mma / Columns

UFC 232: Jon Jones vs. Alexander Gustafsson 2 is Finally Here

December 24, 2018 | Posted by Dan Plunkett
UFC 232 Alexander Gustafsson Ryan Hall

There have been four great light heavyweights in the past five years. At the top sits Jon Jones, who has beaten everyone in his path. Just beneath him is Daniel Cormier, who has defeated everyone save Jones. Then there is Anthony Johnson, who lost twice to Cormier. Lastly, we reach Alexander Gustafsson, who has lost to all three of the others, but gave the two best light heavyweights of his (or any) generation the fights of their lives.

Gustafsson, 31, is the type of fighter that rises to the occasion. By 2013, he’d been defeated just once, but he still carried the stigma of a major underdog (about five-to-one) heading into his light heavyweight title challenge against Jon Jones. The UFC promoted the fight as Jones finally going up against someone of a similar height (Jones is 6’4” to Gustafsson’s 6’5”), but the public didn’t buy into the narrative. What did Gustafsson bring to the table that Jones hadn’t seen before? What could Gustafsson do once Jones inevitably got on top of him?

The relative lack of interest compared to Jones’s past bouts was clear. Five months before facing Gustafsson, Jones drew a reported 530,000 buys against Chael Sonnen. A report had the Gustafsson fight barely scraping the 300,000-buy mark. Up to this point, Jones had been totally dominant, losing perhaps only one round in his entire career. Even if you haven’t seen the fight, it’s easy to envision the excited surprise of the live audience when they realized in the first round that Jones was finally faced with a real challenge.

Gustafsson won the first round, putting an exclamation point on it by taking Jones down, which nobody had done before. After dropping the second round, Gustafsson returned to win the third round, placing him in the driver’s seat. That meant that in all likelihood, Jones would either have to finish Gustafsson, or win both of the final rounds.

The fourth round was going in Gustafsson’s favor until a spinning elbow changed the course of the fight. If it hadn’t landed, Jones would have likely found himself in a three-to-one hole heading into the last round. But it did land, rocking Gustafsson and swinging the round in Jones’s favor. When the fifth round rolled around, Gustafsson had spent almost all of his energy, and Jones willed himself to take the round and the fight.

When you factor in the story of the unbeatable champion facing an unexpected challenge, it was arguably the best fight in UFC history. Back then, it would have been very hard to believe that it would take five years to get Jones and Gustafsson back in the cage together.

There was minor talk of an immediate rematch, but the UFC abandoned it in favor of Jones fighting a new challenge in Glover Teixeira. Instead, Gustafsson was promised a rematch with a win in his next fight. He fulfilled his end of the bargain, stopping Jimi Manuwa in March 2014, and the UFC plotted Jones vs. Gustafsson 2 for September.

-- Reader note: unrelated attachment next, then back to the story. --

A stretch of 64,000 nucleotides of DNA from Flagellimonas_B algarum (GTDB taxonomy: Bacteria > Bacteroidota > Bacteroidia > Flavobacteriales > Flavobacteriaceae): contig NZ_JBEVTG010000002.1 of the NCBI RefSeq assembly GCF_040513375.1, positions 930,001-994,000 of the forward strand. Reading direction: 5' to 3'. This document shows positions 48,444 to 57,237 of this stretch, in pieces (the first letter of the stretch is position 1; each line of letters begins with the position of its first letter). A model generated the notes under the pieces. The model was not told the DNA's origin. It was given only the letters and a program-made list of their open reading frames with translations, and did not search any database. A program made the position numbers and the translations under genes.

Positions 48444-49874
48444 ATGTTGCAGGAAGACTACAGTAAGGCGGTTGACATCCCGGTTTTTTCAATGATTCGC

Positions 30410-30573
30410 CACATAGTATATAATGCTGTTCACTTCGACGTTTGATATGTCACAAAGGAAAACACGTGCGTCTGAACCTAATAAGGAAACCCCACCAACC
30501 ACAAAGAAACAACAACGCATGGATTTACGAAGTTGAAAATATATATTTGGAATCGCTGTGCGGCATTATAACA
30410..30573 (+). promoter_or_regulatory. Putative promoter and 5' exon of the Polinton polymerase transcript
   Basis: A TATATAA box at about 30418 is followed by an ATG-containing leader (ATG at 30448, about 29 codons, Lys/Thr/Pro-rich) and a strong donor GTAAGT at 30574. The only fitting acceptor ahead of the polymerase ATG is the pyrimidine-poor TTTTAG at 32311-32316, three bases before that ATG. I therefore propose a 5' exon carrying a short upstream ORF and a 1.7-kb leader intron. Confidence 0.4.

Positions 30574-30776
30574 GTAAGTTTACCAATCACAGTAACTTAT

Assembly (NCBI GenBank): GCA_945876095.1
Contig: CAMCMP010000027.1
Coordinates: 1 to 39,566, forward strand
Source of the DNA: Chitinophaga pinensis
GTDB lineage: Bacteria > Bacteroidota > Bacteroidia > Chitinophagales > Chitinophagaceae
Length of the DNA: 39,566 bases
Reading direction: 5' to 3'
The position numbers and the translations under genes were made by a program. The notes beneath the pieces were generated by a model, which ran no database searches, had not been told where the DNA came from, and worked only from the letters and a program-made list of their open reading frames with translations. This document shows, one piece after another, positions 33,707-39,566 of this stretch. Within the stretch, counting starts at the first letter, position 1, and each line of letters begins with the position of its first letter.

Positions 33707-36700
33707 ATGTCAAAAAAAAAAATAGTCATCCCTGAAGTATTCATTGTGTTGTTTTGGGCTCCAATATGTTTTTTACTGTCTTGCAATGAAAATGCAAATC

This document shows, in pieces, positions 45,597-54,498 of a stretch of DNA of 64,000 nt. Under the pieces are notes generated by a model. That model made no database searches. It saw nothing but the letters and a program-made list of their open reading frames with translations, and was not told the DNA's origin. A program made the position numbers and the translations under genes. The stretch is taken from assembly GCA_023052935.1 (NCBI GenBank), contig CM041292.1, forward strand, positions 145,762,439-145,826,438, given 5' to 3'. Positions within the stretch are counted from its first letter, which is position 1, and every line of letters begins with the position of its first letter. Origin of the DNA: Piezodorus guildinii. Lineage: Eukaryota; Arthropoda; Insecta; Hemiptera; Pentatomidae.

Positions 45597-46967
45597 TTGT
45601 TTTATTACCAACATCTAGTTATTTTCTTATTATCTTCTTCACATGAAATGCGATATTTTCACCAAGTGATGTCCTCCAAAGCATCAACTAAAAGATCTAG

That July, Gustafsson fell out of the Jones rematch with a meniscus tear. The UFC tapped Daniel Cormier to replace him, and a subsequent press conference brawl made Jones vs. Cormier the hottest light heavyweight fight in years. Due to that, even when Jones couldn’t make the September date with an injury, the UFC kept Jones vs. Cormier intact for January.

That was the last time Jones and Gustafsson had been paired together until now, a delay that can mainly be blamed on inactivity. A combination of legal issues and drug test failures have resulted in Jones competing just four times since he first met Gustafsson. Gustafsson’s path back to Jones has been plagued with injuries and slowed by key losses. In 2015, Anthony Johnson knocked out Gustafsson in two minutes. Later that year, in his second classic title challenge, Gustafsson fell short against Cormier.

Five years on from the initial battle, the circumstances leading into the rematch are very different, but the stakes seem more important.

Gustafsson is now around a two-and-a-half-to-one underdog; it’s far from outlandish to expect him to repeat his strong performance from the first fight, and there is a path for him to win. It’s been more than eighteen months since his last fight, but Gustafsson’s last performance—an absolute whooping of Glover Teixeira—was the best of his career. Jon Jones has an uncomfortable number of tools at his disposal to break his opponent down, but he can still be hit. Gustafsson has the hands to hit Jones consistently.

This is a fight of redemption for both athletes. Jones’s career has stalled due to poor decision-making, but almost eight years after he first won the title, he can prove that he is still the pinnacle of the sport. Gustafsson can erase every bad memory—the close losses to Jones and Cormier, the hometown knockout loss to Johnson—by defeating Jones. In all likelihood, Jon Jones is going to lose at some point, and the fighter that hands him that loss will go down in history. That would be the crowning achievement of Alexander Gustafsson’s career.

Dan Plunkett has covered MMA for 411Mania since 2008. You can reach him by email at [email protected] and follow him on Twitter @Dan_Plunkett.